This project uses git submodules for its plugins, but this is handled for you by the yadr command. Please run:

git clone ~/.dotfiles
~/.dotfiles/bin/yadr/yadr init-plugins

NOTE: by default, YADR will not touch any of your files. You have to manually activate each of its components, if you choose, by following the sections below. Eventually these will be automated.

If you pull new changes, be sure to run this to init all the submodules:

yadr init-plugins

After you install yadr shell aliases, you can use the yip alias to do the same. Please note that init-plugins will automatically compile the CommandT plugin for you.

Setup for ZSH

After a lifetime of bash, I am now using ZSH as my default shell because of its awesome globbing and autocomplete features (the spelling fixer autocomplete is worth the money alone).

Migrating from bash to zsh is essentially pain free. The zshrc provided here restores the only feature that I felt was 'broken' which is the Ctrl-R reverse history search.

While I am not going to support bash out of the box here, YADR should work with bash if you just source the aliases file. However, you soul will sing if you install zsh. I promise.

Install zsh pain free, automatically, with no pain:

wget --no-check-certificate -O - | sh

Place this as the last line in your ~/.zshrc created by oh-my-zsh:

source ~/.dotfiles/zsh/zshrc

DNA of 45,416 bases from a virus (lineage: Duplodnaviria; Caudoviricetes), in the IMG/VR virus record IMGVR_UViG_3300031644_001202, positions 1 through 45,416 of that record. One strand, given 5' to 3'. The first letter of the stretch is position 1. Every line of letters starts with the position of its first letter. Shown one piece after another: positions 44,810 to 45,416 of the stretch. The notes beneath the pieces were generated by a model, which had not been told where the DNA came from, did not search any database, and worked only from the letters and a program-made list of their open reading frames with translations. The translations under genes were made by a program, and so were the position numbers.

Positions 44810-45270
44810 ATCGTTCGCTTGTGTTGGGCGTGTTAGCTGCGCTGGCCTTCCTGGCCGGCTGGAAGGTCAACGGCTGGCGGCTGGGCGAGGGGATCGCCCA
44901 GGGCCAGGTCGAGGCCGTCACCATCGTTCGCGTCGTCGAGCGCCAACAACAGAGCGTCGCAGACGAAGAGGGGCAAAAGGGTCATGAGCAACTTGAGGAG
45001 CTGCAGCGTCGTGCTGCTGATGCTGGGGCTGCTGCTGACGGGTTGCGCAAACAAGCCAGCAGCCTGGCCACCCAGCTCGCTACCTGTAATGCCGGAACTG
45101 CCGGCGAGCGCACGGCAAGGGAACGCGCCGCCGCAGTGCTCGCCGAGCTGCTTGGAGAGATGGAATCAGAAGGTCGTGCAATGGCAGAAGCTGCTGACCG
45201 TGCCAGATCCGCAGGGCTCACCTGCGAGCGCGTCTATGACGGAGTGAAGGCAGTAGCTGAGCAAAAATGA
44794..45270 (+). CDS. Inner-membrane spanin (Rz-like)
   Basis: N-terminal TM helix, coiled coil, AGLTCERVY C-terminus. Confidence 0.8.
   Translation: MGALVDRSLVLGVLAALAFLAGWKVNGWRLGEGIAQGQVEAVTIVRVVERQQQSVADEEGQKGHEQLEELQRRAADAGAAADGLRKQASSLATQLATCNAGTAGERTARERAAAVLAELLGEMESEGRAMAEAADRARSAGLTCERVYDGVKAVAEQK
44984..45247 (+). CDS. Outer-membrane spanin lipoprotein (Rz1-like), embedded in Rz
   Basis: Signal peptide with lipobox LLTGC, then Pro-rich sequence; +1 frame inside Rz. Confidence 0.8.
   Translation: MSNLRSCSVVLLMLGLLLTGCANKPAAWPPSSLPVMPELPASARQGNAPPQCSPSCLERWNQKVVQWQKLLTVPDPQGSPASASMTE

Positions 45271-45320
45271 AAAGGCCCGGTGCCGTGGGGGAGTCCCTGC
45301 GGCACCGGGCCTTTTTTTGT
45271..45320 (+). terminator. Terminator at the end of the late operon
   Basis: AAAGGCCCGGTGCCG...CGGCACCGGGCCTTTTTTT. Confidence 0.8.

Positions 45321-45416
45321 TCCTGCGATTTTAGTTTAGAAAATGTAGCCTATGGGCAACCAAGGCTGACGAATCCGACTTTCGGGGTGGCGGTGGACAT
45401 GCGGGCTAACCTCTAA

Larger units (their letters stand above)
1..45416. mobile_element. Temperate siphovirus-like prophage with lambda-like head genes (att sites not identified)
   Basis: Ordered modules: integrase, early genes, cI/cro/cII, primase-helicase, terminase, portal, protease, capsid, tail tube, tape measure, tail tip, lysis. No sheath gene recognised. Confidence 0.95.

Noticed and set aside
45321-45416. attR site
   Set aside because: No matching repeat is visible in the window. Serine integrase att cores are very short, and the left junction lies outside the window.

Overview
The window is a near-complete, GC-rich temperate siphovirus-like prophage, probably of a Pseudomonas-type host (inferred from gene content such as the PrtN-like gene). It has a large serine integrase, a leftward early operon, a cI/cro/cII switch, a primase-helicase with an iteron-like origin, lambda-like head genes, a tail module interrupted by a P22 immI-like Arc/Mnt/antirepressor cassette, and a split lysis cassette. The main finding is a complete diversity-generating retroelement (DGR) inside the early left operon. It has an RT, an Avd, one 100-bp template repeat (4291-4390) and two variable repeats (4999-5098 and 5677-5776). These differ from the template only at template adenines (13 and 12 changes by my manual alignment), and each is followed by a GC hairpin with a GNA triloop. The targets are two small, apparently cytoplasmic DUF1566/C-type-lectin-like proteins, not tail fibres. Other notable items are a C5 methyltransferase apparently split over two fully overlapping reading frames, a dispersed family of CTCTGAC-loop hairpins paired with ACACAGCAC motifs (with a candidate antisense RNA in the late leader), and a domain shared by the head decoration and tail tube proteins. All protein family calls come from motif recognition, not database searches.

Everyday shell commands should be two character mnemonic aliases

ae # alias edit
ar # alias reload

Customized zsh provided by ~/.dotfiles/zshrc:

  • Vim mode
  • Bash style ctrl-R for reverse history finder
  • Fuzzy matching - if you mistype a directory name, tab completion will fix it

Setup for Pry

Pry ( offers a much better out of the box IRB experience with colors, tab completion, and lots of other tricks. You should:

gem install pry
gem install awesome_print
ln -s ~/.dotfiles/irb/pryrc ~/.pryrc
ln -s ~/.dotfiles/irb/aprc ~/.aprc

Use pry

  • as irb: 'pry'
  • as rails console: script/console --irb=pry

Pry customizations:

  • 'clear' command to clear screen
  • 'sql' command to execute something (within a rails console)
  • all objects displayed in readable format (colorized, sorted hash keys) - via awesome_print
  • a few color modifications to make it more useable
  • type 'help' to see all the commands

Setup for Vim

To use the vim files:

ln -s ~/.dotfiles/vimrc ~/.vimrc
ln -s ~/.dotfiles/vim ~/.vim

The .vimrc is well commented and broken up by settings. I encourage you to take a look and learn some of my handy aliases, or comment them out if you don't like them, or make your own.

Vim Keymaps (in vim/plugin/settings)

The files in vim/plugin/settings are customizations stored on a per-plugin basis. The main keymap is available in skwp-keymap.vim, but some of the vim files contain key mappings as well (TODO: probably will move them out to skwp-keymap.vim)